Statements you hear in encouragement:
Whatever you can conceive and believe, you can achieve. If it is God’s will, He will make a way. You just have to learn how to believe in yourself. God has a plan for your life. You just have to keep pressing in until He reveals it to you.
So now what?
Do you place all of your trust in God and believe He will show you the path, or do you strike out on your own and hope it lines up with God’s plan? If you’re waiting for the plan to unfold, what do you do in the meantime? Do you live a life of self-deprecation, belittling every minor and major accomplishment that you achieve, or do you sit idly by, waiting for the next big move to be revealed? The obvious answer for most Christians is simple. Do what you feel led by the Holy Spirit to do and give God all of the glory for all of the positive outcomes.
But how do you react to the negative outcomes?
Everyone makes mistakes. Even those who trust in God. No human is infallible. The Bible is full of imperfect humans. They made mistakes. They learned their lessons well, continued on with their lives—some with dire consequences– and still placed their trust in God. Adam and Eve, Noah, Abraham, Moses, Jonah and King David come quickly to mind. All were great men (and women) of God, but got sidetracked and took their own course of action instead of following God’s plan for their lives. We really don’t know exactly what was going through their minds at their lowest point, except for what the Bible tells us. Self- doubt, self-loathing, and self-justification would all be expected. The Psalms of David probably give us the clearest glimpse into the psyche of a man at his lowest point from a first hand perspective. And yet, like Job, his trust in God remained steadfast. These stories are great reminders that God forgives us no matter how disobedient, or self-serving we may be at times. All of these individuals were either created, or chosen, by God for a particular task and it was abundantly clear to them what that task was.
Still, the question remains, how do we know what God’s plan for our life is, and how do we know if we’re on the right track?
Now we reach the conundrum. How do we trust in God to lead us on the right path, if we are unsure about what we believe? Or, more clearly put, if we don’t believe in ourselves, how can we trust what we believe to be truth, and subsequently, how can we trust in God if we do not trust our own judgment?
Simply saying, “The Bible says it, I believe it,” is almost irresponsible. And yet, that is what we are told to think. This leads to a whole gambit of doctrinal interpretations and to the charismatic leadership who waxes eloquent to promote their particular brand of theology, “guilting” followers into their ideology. What one ‘group’ says is accurate interpretation, another denies completely. How can we learn to trust God in all aspects of our lives, if we are constantly being told that we should not “lean on our own understanding?” In other words, don’t try to understand it, just trust it. You don’t need to think about God, you just need to believe and trust God. But how do you place your trust in someone you don’t know?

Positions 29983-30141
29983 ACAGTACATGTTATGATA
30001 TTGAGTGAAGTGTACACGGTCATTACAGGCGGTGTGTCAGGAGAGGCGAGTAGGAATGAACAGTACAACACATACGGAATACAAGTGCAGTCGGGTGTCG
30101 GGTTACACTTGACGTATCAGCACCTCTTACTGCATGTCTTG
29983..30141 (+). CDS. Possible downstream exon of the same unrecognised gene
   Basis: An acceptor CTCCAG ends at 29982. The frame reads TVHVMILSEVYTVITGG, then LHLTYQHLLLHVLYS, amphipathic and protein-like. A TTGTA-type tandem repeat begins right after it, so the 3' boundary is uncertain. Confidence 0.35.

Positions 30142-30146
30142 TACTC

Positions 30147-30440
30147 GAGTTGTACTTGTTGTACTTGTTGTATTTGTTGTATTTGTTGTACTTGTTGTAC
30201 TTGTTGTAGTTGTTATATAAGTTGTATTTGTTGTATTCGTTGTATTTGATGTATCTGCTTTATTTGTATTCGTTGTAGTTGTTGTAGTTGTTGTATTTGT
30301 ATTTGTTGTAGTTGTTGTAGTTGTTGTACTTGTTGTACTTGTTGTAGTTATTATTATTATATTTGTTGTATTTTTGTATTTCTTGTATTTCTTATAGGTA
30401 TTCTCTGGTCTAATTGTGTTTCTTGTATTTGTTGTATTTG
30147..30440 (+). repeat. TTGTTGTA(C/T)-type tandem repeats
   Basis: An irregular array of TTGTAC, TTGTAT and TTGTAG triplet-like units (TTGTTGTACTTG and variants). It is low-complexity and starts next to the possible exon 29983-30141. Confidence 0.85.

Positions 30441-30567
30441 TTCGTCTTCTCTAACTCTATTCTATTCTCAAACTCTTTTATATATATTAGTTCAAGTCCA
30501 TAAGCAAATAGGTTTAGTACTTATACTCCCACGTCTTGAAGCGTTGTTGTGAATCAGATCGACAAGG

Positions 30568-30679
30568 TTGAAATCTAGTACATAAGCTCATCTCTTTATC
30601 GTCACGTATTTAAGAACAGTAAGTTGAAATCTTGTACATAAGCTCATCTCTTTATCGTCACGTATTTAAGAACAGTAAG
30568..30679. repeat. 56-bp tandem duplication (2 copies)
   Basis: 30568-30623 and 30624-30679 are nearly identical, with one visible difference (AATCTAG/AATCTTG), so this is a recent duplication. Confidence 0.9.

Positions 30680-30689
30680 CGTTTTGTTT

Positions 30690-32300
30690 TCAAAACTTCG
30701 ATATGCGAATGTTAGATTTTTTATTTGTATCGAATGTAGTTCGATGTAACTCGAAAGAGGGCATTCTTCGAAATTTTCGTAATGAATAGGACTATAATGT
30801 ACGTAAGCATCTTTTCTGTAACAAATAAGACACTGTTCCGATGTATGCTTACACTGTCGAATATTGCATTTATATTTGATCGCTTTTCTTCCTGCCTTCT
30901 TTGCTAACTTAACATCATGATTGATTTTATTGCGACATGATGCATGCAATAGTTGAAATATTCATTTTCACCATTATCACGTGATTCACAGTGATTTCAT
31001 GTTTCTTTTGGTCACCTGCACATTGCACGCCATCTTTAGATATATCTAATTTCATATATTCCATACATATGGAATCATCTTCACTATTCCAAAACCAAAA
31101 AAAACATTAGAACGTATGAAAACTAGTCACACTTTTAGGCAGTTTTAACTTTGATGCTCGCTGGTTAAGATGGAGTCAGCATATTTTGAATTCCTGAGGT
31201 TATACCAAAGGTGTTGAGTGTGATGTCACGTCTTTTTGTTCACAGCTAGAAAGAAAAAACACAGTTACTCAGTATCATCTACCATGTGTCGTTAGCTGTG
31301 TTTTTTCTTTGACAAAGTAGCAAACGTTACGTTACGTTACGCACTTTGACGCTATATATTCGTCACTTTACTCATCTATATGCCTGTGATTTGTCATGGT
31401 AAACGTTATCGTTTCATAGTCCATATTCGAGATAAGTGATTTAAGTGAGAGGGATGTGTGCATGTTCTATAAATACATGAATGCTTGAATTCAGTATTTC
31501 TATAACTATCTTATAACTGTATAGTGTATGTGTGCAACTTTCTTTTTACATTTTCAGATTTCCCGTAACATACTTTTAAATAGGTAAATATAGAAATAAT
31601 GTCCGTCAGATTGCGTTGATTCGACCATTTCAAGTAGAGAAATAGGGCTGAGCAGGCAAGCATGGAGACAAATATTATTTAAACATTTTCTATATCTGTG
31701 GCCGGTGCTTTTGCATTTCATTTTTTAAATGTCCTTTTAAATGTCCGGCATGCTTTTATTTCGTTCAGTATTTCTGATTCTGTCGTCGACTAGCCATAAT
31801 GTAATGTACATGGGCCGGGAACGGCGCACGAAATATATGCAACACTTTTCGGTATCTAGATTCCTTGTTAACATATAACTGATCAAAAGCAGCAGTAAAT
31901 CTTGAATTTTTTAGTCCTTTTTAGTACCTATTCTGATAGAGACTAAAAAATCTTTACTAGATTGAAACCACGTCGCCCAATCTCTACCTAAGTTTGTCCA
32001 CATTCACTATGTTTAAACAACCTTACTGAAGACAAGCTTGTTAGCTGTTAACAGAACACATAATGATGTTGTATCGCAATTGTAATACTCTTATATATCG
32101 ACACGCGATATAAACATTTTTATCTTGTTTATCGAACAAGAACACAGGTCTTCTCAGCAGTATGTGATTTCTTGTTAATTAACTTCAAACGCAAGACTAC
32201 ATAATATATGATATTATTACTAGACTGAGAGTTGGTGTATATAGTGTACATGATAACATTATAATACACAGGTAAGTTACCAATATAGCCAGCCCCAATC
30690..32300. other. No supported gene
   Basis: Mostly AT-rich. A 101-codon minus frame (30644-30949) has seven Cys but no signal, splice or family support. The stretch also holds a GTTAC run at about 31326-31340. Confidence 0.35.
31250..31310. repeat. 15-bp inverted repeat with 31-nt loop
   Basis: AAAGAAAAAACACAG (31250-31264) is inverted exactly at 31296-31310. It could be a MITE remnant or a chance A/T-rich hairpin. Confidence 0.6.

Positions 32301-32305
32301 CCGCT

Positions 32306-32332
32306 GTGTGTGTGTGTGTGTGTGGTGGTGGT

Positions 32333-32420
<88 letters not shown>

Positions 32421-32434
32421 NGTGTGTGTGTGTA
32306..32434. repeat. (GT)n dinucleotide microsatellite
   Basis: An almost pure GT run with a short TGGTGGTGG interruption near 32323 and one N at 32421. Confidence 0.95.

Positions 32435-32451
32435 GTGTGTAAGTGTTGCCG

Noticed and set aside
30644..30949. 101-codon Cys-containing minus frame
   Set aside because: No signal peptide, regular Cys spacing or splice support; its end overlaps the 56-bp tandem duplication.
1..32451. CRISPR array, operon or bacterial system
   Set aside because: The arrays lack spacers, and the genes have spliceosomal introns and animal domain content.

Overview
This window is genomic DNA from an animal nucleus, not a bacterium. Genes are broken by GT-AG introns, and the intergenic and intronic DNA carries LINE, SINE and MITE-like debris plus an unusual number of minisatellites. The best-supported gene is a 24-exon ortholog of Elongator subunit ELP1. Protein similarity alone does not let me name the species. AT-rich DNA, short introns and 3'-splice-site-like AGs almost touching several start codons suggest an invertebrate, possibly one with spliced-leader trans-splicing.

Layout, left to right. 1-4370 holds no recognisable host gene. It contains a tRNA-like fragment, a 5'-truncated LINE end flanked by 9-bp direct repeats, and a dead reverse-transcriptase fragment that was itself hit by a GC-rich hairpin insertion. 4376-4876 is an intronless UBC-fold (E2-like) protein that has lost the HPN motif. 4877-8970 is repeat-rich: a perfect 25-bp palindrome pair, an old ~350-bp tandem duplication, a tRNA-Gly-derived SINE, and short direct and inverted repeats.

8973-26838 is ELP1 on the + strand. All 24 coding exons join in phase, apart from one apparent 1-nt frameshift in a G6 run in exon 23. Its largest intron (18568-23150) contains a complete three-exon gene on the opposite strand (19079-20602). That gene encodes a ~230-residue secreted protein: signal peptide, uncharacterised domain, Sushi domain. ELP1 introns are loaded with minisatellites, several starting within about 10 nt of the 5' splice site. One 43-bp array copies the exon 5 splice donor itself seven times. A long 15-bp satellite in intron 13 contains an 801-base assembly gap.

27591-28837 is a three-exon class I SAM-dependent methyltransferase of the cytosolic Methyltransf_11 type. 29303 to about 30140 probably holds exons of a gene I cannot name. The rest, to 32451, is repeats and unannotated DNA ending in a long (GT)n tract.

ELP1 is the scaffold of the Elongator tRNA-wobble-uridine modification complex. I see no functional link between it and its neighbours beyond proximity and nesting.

It has been said, in a variety of ways, that trusting in God is much like turning on a light in your house. You may not have an intricate knowledge of electricity, but when you flip the switch, you expect the light to come on. If the light doesn’t come on, most people don’t stand in the middle of the room crying out, “What am I gonna do? What am I gonna do?” They know that they have lost a connection somewhere. Most people will start to troubleshoot the problem immediately by changing the light bulb. If that doesn’t work, they may get a “how-to” manual and try to fix the problem themselves. They will learn, from the instructions, how to turn their room from darkness to light. The instruction manual was written by a master and they trust that master to give them the direction they need to make things right again. They read and follow the instructions, trusting the writer, using their own abilities, and restore the light. Why is this so much different than trusting God and believing in yourself?
God has given us a set of instructions in the Bible. Yes, we have to trust God. And we have to believe that God will do what He says He will do. The only way to build that trust is to read the instruction manual and practice living the directions. We also have to believe in ourselves. If we don’t trust ourselves, how can we trust anyone else, including God? God will give us the abilities, and the desire, to fulfil our purpose for Him. But you can’t learn from a mentor you’ve never met. You have to spend time with Him. The information in the manual will tell you who He is, what He is like, what He expects, and what the rewards are for working closely with Him. It is like reading someone’s personal diary, detailing his love and heartbreaks, his wonder and disappointments, intimate details of who he really is and how he thinks, and his instruction on how to best become more like him. He gave us a teacher in Jesus, and a tutor (so to speak) in the Holy Spirit. By reading the textbook, listening to the teacher, and calling on the tutor to help us understand the more difficult lessons, we can learn to trust God and believe in the abilities that God has given to us.
We can trust God AND believe (trust) in ourselves.
© Simply Consider This, 2015.